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Courage Isn’t About Being Unafraid

You can be amazing
You can turn a phrase into a weapon or a drug
You can be the outcast
Or be the backlash of somebody’s lack of love
Or you can start speaking up

Sara Bareilles

Do you know this song, Brave? If not (or even if you know it by heart!), click the name to watch the video of Sara performing. I do that when I need to remind myself that bravery is not about being unafraid. Courage is moving forward in the face of fear.

I had my first true experience with courage in my 40s. After a sterling career in publishing, I needed a break. (It was my first attempt at breaking free of Corporate America.) I felt I needed time to think. A long time. So I joined the Peace Corps. Along with 49 mostly 20-somethings, I hopped on a plane for a 2-year adventure. To Papua New Guinea. (Where?) Suffice it to say I repeatedly faced experiences that were way WAY out of my comfort zone. And I thought there was something wrong with me that I was so AFRAID. My boyfriend back stateside kept telling me how much he admired my courage and bravery. “I’m not brave — I’m terrified!” Then he pointed out to me that courage, authentic courage, is doing something despite your fear.

For some reason, too many of us seem to think that we are not supposed to be afraid as we venture into the unknowns of entrepreneurship. We feel must be perfect, and if we aren’t, we become paralyzed by fear. Our culture has had a hand in these phenomena. And how we were nurtured by very well-meaning parents may have further cemented fear of being imperfect, fear of failure. Fear. Failure.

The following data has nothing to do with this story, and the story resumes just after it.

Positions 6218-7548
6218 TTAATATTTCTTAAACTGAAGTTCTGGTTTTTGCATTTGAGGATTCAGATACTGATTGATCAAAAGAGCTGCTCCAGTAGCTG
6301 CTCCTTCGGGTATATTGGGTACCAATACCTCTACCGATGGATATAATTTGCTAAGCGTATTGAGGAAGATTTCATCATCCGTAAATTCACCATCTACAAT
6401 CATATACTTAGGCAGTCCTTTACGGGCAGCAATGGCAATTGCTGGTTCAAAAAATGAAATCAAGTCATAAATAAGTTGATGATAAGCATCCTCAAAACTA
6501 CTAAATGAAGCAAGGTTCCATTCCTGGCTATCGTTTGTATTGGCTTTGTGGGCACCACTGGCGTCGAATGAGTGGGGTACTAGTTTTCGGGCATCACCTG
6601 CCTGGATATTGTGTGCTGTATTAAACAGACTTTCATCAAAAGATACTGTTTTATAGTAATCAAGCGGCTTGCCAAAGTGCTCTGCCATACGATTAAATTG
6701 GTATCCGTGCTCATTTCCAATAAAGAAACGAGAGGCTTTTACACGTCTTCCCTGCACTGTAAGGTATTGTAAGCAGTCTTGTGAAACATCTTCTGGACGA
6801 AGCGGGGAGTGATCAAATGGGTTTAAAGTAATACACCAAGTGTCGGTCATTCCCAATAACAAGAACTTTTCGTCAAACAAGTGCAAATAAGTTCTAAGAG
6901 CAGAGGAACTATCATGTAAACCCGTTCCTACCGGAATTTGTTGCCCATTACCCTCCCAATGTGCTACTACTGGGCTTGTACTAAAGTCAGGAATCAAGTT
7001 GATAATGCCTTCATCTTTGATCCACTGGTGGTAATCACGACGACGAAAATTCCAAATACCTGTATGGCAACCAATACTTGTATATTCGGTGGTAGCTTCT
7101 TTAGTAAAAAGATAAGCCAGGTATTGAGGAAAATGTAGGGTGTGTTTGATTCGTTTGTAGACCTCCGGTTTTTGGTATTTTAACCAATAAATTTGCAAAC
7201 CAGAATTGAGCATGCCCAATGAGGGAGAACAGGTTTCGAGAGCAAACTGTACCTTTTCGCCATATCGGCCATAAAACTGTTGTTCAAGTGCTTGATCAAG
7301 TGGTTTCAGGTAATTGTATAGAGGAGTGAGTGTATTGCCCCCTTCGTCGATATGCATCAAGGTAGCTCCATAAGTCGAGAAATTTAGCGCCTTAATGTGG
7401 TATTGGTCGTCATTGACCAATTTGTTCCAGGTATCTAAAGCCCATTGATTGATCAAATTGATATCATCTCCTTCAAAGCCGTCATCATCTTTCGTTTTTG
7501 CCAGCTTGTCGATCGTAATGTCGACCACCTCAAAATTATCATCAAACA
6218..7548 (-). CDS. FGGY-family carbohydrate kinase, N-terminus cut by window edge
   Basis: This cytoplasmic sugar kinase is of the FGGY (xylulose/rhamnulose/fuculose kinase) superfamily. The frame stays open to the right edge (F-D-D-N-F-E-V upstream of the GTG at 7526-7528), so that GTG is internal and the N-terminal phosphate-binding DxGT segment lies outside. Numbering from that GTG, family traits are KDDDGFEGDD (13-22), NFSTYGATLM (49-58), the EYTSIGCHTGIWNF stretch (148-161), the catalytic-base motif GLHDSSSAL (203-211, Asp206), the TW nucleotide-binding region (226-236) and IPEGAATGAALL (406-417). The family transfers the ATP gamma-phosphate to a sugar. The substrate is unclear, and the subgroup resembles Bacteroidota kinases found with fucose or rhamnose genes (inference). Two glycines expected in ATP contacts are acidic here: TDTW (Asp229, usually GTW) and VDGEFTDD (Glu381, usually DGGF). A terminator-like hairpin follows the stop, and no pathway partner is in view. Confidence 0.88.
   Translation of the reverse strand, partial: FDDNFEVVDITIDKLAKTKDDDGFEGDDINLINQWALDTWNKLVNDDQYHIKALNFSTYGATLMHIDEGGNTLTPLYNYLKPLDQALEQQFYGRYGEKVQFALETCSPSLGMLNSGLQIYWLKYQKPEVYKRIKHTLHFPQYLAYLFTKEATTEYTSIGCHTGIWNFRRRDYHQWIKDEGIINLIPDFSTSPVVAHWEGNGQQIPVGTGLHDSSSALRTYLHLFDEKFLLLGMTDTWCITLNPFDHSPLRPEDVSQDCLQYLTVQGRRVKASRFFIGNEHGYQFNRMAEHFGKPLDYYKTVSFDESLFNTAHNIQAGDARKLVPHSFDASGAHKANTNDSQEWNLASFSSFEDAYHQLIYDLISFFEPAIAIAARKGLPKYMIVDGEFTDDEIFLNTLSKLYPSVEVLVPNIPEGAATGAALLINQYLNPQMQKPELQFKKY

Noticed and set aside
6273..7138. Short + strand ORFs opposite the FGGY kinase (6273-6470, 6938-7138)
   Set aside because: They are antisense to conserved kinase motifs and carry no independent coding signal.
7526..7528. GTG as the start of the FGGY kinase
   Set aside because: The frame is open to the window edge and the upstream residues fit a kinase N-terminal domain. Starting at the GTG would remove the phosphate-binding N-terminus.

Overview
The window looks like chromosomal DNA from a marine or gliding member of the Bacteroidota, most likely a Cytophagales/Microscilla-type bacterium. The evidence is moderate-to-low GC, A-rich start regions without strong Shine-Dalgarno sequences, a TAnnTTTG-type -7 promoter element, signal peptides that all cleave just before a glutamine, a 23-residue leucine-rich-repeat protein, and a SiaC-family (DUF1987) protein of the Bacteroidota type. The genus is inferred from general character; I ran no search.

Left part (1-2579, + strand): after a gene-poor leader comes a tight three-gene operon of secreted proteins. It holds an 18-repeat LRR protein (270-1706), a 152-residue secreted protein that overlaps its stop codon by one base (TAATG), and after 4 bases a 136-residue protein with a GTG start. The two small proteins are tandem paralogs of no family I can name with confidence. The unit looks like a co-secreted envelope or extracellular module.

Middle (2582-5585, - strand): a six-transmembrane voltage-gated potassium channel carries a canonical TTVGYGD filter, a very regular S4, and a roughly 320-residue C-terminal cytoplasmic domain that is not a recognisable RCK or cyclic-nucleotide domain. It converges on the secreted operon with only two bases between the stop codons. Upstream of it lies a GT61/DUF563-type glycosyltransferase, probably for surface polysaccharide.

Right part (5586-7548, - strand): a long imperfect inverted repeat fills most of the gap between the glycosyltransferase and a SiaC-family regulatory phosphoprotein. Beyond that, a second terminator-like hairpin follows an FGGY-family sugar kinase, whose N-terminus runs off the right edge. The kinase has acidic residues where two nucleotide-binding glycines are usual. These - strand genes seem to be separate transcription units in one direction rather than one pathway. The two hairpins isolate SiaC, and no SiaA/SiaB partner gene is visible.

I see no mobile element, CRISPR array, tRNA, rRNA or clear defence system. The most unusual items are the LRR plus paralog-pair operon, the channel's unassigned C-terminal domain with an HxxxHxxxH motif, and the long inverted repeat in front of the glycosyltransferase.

The real secret is that we’re nearly all fearful at some point. And if you’re going to be a successful entrepreneur, you had better get very, very good at failing. Moving forward in spite of your fear of failing.

Sara Blakely, Founder of Spanx, tells the story of growing up in a very unusual way that prepared her brilliantly for entrepreneurship. Each night at the family dinner table, her dad would ask Sara and her sibs what they had failed at that day. If they said “nothing” he told them that hadn’t been trying hard enough.

You see, it’s not about the failing — it’s about LEARNING from our failures. Fail. Learn. Pivot. Try it again.

Do you get up after you fall off your bicycle with skinned knees? Or do you throw it down and walk away? How you reacted to experiences like that in your childhood will help you understand your capacity for entrepreneurship. I bet you’ve still got a lot of failing/learning in you.

Say what you wanna say
And let the words fall out
Honestly I wanna see you be brave
With what you want to say
And let the words fall out
Honestly I wanna see you be brave

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